Sixth Place: Suzuki RM-Z450
The 2017 RM-Z450 is one bad-looking bike! I know there hasn’t been a huge makeover on this bike for some time but the extra black parts/accents brought it back to life a bit for me. Being that I put the RM-Z in fifth place, one might think this bike is not very good, but that’s the wrong assumption. Despite the Suzuki sharing many attributes with my old 09’ I used to have, the bike can still hang with most the pack. The RM-Z has very smooth but strong power from bottom-to-top, and shines by being very playful in the air and in the ruts. The tighter the section, the better you feel on this bike. The downside was the suspension, which seemed to be sprung too stiffly for my weight. This resulted in the rear end stepping out and swapping left to right unpredictably through some rougher acceleration sections on the track. Everything was good on the Suzuki but in a class this stacked, good won’t put you at the top of the class in stock trim.
Fifth Place: KTM 350 SX-F
Being critical of the KTM forks in the past, I was excited to see how the new AER forks were on these otherwise amazing bikes. The KTM 350 SX-F is a complete package and is very competitive, given the right conditions and suitable track for it if you’re lined up next to a gate of 450s. Everyone raves about the fit and finish of these KTMs and I think it’s often taken for granted because not many bikes today in stock form have such incredible brakes, clutch, or other standard features like the orange machines. It was my first time playing around with the “on the fly traction control” and maps on this bike, and I’ll have to say they’re not only “technically” cool features, but they work! I was able to take inside flat, sandy lines and have full traction coming out with the TC on, whereas on the other bikes it was more of a threading the needle type of line. I’m not sure if it’s just a mental thing or actual result of having the TC on, but I felt that the bike was a little more hesitant to “slide” or turn off of jump faces that some of the other bikes would be more likely to do so. The maps are great to play with while the track conditions change or if you become a little tired as the day goes on. One of the other areas that really stood out on the 350 was its ability to easily dive into tight ruts and turn on a dime, while taking little to no effort compared to the 450s. The only reason, unfortunately quite a large one, that the bike wasn’t further up the rankings was that if I had to line up on a gate full of 450s tomorrow, for a typical SoCal MX track, then I would feel quite a bit underpowered. The 350 has to be ridden much more like a 250F than I would like when I could just ride its bigger brother, making line selection a bit more key.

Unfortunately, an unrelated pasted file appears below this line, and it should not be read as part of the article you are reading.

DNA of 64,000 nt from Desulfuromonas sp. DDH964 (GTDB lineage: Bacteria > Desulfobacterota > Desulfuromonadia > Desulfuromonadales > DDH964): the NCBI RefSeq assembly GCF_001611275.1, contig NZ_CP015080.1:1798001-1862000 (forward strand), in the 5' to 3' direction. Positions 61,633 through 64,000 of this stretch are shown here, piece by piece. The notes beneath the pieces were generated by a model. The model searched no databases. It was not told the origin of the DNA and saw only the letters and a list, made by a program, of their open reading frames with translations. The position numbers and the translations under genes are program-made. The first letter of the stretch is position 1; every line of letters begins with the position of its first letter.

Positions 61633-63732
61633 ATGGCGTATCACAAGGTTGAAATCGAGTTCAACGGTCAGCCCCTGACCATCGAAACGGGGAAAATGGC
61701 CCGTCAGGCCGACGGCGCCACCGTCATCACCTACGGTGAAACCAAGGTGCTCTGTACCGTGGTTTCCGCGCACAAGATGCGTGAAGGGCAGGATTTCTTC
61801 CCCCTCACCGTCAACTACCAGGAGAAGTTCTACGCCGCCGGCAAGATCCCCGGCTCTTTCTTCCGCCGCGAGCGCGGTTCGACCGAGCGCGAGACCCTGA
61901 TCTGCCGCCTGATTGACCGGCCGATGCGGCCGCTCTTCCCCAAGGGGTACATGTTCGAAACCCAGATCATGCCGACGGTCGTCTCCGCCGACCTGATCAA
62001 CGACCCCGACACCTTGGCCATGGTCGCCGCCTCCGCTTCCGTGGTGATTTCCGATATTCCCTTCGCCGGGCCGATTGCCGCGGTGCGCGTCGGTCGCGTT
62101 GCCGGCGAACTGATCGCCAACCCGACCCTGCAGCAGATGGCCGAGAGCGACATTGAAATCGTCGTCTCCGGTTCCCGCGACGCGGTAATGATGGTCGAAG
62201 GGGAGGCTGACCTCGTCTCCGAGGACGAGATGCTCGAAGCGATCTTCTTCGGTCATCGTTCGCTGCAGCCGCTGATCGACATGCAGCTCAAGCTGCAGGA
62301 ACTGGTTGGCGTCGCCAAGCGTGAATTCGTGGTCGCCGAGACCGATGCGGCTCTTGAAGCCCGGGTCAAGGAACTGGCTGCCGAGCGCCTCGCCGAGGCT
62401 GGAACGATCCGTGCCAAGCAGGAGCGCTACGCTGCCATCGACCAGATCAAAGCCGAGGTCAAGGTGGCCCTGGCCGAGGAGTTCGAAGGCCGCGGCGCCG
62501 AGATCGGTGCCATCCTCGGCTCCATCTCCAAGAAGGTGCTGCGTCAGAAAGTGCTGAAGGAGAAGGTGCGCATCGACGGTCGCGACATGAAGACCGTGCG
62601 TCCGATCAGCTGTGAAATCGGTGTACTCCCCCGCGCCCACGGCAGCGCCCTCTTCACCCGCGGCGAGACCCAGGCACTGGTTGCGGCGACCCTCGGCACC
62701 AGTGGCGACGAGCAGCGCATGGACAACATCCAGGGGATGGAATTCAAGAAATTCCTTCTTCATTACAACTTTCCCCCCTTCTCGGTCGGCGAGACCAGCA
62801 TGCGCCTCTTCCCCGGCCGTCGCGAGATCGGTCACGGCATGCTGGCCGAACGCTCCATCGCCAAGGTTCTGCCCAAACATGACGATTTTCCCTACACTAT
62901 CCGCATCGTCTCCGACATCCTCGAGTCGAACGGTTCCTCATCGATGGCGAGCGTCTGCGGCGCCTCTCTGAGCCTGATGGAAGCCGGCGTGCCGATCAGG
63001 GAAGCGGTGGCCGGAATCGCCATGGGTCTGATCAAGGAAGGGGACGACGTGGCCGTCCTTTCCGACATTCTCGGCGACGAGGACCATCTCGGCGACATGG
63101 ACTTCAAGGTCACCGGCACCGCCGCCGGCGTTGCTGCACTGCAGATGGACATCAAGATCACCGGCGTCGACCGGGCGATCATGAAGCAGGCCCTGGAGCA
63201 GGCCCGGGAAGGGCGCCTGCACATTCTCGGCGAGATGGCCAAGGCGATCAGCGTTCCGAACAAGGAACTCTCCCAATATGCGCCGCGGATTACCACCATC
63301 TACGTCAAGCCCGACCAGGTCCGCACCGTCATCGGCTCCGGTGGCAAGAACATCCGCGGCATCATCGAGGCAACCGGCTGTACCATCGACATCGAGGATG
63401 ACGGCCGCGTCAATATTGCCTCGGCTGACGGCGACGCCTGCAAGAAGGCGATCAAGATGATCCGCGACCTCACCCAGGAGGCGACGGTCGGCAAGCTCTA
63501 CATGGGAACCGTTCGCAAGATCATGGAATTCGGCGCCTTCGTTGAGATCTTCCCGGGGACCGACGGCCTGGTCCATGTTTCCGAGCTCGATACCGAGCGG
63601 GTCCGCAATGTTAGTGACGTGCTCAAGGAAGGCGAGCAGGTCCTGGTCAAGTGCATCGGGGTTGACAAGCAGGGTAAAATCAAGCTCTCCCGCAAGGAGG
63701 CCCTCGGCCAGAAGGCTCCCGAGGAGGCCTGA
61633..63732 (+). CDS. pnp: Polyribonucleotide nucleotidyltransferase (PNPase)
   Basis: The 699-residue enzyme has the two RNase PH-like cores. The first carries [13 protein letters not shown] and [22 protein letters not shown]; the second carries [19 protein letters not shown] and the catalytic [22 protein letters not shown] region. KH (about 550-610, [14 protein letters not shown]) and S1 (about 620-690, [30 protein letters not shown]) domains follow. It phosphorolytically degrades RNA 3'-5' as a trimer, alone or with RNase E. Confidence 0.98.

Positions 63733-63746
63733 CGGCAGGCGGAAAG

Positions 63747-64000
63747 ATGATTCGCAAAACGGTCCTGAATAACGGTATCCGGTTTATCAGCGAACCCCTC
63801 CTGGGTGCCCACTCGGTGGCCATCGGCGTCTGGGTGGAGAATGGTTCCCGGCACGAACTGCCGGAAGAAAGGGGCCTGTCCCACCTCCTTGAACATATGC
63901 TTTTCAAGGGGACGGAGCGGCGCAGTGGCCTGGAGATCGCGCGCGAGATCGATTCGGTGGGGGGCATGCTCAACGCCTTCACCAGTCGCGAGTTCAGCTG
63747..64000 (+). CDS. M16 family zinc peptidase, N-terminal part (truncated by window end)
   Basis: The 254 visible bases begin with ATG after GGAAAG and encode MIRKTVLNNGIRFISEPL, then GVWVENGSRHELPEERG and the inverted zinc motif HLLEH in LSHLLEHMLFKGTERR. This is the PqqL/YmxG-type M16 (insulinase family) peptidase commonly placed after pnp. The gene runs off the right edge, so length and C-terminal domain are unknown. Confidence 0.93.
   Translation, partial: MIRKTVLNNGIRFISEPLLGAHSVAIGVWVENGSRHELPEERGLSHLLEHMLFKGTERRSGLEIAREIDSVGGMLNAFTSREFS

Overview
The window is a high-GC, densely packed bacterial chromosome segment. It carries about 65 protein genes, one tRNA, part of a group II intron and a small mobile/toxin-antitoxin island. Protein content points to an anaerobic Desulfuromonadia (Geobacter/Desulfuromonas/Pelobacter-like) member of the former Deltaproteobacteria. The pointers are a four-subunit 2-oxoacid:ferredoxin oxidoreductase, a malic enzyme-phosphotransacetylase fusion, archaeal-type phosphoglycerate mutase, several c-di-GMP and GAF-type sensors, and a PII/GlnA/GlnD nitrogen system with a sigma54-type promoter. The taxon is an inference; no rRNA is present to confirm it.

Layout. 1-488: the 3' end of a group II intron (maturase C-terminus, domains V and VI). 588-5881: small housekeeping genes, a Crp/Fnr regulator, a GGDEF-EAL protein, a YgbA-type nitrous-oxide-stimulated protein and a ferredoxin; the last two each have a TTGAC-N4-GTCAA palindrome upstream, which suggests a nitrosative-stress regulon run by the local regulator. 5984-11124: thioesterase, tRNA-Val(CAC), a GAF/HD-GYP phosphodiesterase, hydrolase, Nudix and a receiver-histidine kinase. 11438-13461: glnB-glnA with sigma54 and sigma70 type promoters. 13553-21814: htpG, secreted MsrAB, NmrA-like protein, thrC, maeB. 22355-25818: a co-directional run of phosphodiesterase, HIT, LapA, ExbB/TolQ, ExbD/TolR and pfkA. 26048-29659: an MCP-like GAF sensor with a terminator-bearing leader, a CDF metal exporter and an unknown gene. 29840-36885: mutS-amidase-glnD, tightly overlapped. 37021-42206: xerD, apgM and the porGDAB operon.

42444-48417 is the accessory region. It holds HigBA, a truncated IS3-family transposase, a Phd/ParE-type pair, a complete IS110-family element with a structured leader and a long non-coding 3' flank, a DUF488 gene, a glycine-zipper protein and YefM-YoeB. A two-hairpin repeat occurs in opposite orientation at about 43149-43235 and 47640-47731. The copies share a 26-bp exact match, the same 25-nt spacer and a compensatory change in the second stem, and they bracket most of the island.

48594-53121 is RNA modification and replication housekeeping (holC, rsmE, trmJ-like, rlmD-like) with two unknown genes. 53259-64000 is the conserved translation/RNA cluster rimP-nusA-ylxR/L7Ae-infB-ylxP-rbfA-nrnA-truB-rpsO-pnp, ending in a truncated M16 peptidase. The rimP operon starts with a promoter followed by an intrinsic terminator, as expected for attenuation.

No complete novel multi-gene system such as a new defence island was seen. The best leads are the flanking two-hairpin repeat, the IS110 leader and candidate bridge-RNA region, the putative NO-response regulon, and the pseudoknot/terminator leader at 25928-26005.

Fourth Place: Yamaha YZ450F
For myself, I ended up seeking out a bike in blue last year simply for the reputation of amazingly plush and active suspension, and the 2017 YZ 450F inspires just as much confidence and comfort in the suspension department as my trusty blue steed at home. But my first impression when getting on the blue bike is that it’s by far the widest bike in the class. Yamaha has definitely decided to ignore the slim design of the other manufactures by continuing to keep the wider cockpit in play, and for my style it really stands out. I feel that this is a disadvantage when entering corners if you like to move around on the bike a lot like I do and get really far forward. Also, it just constantly feels like I’m using a little extra effort when it comes to moving side-to-side and just all over the bike. The wide feel does however add quite a bit of area to grip with your knees, and you don’t have to always remind yourself to keep pinching like you do on some of the slimmer bikes. For me, the bike is very planted whether it be in the corners, covering rough braking sections, or descending choppy hills, which I mostly attributed to a well-balanced chassis design and suspension that has set the bar for quite some time now. An area of concern was the front brake, which felt almost like an on/off switch; this was especially evident under hard braking sections where I would notice the front brake grabbing so aggressively that my front end would end up diving in a harsh way. As for the engine, it’s so strong off the bottom but the spread out gearing makes it extremely smooth and easy to use. The great power and stable chassis wasn’t quite enough to make of for the little quarks of the YZF and landed this bike just out of the top three for me this year.